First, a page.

Here Is why You Should Not Use Aspirin With Blood Thinners To Reduce Bleeding

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A University of Michigan study suggests that taking one aspirin is safer than taking two blood thinners to reduce bleeding complications. The research underscores the importance of using aspirin in moderation for its benefits.

Using aspirin with blood thinners counterproductive

Aspirin offers various health benefits, potentially life-saving for those with prior strokes, heart attacks, or heart stents, improving blood flow. However, concerns arise when combining aspirin with other blood thinners.

Dr. Geoffrey Barnes, a cardiologist at the University of Michigan Health Frankel Cardiovascular Center, highlights that aspirin, once hailed as a universal remedy, isn’t universally beneficial. Collaborating with clinics, Barnes and other researchers aimed to minimize aspirin usage in patients where it might not be essential due to its potential to cause increased bleeding events.

In a study published in JAMA Network Open, researchers analyzed data from 6,700 individuals undergoing treatment for blood clots and irregular heart rhythms. Participants were prescribed warfarin and aspirin, regardless of heart disease history. Results revealed that 46.6% stopped taking aspirin, leading to a 32.3% reduction in bleeding complications. Not taking aspirin prevented one major bleeding event per 1,000 patients.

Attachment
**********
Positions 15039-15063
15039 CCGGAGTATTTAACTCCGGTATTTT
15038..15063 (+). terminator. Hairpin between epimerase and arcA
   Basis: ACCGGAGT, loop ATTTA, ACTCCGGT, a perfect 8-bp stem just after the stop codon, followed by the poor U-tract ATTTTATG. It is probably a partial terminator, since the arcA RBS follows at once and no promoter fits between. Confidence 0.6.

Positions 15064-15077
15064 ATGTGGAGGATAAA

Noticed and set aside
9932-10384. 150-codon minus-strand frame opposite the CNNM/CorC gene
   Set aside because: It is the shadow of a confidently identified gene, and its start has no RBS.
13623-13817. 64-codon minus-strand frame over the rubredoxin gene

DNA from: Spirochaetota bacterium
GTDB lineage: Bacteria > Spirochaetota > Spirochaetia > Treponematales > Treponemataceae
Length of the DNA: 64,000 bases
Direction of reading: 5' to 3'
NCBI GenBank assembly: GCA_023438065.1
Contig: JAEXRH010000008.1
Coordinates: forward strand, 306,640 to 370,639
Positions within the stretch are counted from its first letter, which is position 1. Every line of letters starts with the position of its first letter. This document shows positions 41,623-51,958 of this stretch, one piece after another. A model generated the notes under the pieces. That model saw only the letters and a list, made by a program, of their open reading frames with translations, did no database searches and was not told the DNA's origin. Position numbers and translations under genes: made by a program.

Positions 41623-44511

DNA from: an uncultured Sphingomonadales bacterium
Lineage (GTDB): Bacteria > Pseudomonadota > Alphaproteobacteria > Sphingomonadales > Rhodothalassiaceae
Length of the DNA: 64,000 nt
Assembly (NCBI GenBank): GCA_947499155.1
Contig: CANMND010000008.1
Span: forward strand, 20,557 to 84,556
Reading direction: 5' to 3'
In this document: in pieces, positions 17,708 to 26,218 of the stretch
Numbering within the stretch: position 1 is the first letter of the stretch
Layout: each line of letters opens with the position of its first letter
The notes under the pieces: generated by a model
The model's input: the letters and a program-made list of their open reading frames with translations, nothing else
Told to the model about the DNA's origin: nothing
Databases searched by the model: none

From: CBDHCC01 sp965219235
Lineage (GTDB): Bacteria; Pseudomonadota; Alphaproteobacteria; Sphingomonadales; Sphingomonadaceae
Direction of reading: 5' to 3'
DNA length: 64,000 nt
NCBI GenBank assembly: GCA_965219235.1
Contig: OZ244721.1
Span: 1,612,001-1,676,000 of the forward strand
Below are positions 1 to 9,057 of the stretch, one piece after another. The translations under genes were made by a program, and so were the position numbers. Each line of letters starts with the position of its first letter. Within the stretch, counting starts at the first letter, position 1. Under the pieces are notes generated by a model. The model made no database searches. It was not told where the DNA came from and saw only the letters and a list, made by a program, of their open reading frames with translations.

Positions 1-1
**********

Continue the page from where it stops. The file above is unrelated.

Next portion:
Dr. Barnes highlights the importance of reducing aspirin use among patients, particularly those on blood thinners, to prevent serious bleeding complications. Accelerating this reduction can potentially save lives, emphasizing the need for physicians and health systems to be more aware of when aspirin should and should not be prescribed in such cases.

Aspirin combination with anticoagulants not beneficial

Multiple studies have raised doubts about the need for aspirin alongside other blood thinners. One study observed increased emergency room visits among individuals taking warfarin and aspirin for irregular heartbeats or blood clotting, with a higher incidence of major bleeding. Another study indicated elevated bleeding risks for those using aspirin in combination with direct oral anticoagulants, without altering the risk of future blood clots.

Aspirin’s medical significance has decreased compared to a decade ago, as recent studies suggest limited benefits when added to existing anticoagulant treatments. The blood thinners patients are already on typically offer sufficient protection against clot formation, rendering additional aspirin less necessary.

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